Asbestosis primarily affects the lower lobes of the lungs. The lower lobes are the lower sections of the lungs that are closer to the diaphragm. These lobes are more susceptible to asbestos fiber deposition due to the way asbestos fibers travel through the respiratory system.
When asbestos fibers are inhaled, they can become lodged in the small airways (bronchioles) and the air sacs (alveoli) of the lungs. Over time, the body’s immune system responds to the presence of these fibers, leading to inflammation and scarring (fibrosis) of the lung tissue. This fibrotic process primarily affects the lower lobes of the lungs.
However, it’s worth noting that asbestosis can also involve the upper lobes of the lungs, although to a lesser extent. The distribution of fibrosis can vary among individuals and may depend on factors such as the duration and intensity of asbestos exposure and individual susceptibility.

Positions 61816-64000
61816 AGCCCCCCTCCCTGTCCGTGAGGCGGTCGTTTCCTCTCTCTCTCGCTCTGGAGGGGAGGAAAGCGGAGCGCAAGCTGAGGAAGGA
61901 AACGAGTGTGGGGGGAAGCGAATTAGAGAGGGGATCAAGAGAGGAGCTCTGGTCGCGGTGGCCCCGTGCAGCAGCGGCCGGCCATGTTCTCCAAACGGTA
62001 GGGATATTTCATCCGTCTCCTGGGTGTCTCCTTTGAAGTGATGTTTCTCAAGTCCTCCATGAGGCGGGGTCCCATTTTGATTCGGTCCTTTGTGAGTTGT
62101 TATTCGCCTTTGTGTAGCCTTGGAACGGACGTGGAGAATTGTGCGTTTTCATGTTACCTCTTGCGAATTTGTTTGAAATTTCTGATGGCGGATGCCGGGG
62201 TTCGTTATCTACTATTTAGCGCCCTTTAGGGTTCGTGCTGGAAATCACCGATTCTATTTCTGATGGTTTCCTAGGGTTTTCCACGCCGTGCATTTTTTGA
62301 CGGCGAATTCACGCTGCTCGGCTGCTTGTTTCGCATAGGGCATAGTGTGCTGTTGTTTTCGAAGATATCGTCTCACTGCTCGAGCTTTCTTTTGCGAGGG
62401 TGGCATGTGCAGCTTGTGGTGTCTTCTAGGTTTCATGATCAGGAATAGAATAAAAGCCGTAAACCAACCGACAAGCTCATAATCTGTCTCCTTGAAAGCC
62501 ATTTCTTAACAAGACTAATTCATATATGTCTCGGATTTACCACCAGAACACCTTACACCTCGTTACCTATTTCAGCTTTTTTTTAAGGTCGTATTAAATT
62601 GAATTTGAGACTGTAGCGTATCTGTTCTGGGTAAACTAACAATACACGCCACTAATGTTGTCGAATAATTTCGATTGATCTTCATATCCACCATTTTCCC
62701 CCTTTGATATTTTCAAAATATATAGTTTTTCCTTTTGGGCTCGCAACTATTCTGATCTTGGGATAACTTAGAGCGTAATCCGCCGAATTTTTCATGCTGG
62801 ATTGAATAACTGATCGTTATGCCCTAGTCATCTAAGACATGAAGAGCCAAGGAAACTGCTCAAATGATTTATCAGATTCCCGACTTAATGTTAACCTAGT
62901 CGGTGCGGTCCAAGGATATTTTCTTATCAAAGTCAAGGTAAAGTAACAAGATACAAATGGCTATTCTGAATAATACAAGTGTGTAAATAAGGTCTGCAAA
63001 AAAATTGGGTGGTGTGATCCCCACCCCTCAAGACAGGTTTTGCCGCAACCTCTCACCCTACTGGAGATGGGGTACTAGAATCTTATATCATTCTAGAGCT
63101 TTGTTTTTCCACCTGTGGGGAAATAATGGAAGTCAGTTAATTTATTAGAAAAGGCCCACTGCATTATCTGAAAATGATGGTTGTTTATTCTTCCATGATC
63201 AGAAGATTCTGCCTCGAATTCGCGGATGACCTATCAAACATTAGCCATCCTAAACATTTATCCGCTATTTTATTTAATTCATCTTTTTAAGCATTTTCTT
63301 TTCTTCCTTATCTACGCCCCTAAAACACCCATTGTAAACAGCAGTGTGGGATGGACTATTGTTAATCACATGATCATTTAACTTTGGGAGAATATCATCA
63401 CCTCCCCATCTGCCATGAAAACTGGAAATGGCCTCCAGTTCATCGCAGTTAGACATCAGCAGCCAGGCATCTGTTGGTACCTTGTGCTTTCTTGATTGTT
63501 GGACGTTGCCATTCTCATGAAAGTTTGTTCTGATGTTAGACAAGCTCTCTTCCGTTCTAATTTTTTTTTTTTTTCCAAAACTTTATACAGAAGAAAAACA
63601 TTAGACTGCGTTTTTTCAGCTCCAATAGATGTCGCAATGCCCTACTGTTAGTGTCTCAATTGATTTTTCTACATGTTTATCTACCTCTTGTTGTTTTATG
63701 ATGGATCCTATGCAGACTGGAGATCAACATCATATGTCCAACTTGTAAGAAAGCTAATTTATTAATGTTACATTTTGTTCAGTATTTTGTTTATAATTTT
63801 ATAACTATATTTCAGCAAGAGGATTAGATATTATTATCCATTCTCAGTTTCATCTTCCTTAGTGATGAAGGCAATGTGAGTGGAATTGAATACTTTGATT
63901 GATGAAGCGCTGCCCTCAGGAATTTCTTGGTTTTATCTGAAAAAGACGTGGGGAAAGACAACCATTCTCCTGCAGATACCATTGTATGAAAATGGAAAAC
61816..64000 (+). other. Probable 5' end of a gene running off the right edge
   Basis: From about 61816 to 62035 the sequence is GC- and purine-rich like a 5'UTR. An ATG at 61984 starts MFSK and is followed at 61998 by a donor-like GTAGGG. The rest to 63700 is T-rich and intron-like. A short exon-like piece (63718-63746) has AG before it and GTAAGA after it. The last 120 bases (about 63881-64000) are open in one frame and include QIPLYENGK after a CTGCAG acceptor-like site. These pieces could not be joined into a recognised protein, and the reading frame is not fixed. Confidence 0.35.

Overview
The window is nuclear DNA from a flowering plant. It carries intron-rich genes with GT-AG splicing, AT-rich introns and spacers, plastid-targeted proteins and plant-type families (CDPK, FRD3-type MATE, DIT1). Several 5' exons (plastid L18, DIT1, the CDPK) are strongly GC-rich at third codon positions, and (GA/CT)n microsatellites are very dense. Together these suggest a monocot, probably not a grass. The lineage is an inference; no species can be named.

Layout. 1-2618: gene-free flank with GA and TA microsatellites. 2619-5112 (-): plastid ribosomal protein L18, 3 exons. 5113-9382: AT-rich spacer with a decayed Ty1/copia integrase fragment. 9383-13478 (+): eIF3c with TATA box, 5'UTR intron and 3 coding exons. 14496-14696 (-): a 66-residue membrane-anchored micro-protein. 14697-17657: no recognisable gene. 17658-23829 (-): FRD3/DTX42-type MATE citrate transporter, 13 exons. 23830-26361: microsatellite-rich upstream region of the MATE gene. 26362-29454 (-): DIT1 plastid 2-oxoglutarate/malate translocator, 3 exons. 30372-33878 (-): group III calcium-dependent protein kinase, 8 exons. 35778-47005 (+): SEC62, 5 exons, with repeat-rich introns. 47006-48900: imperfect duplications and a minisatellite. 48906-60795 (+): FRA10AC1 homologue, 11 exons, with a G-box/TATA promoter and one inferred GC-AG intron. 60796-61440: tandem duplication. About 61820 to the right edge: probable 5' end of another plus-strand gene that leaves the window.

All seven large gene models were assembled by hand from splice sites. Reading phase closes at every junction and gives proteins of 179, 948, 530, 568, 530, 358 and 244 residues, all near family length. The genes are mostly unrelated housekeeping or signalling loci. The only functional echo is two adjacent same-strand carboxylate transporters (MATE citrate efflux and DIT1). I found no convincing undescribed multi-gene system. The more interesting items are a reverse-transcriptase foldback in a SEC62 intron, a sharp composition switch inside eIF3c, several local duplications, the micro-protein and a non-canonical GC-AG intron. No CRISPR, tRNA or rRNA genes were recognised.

Radiological imaging studies, such as chest X-rays or high-resolution computed tomography (HRCT) scans, can help visualize and evaluate the extent and distribution of fibrosis in the lungs. These imaging techniques can provide important diagnostic information and help differentiate asbestosis from other lung conditions.
If you have concerns about asbestosis or have a history of asbestos exposure, it’s important to consult with a healthcare professional who can assess your condition, order appropriate tests if necessary, and provide the necessary guidance and treatment.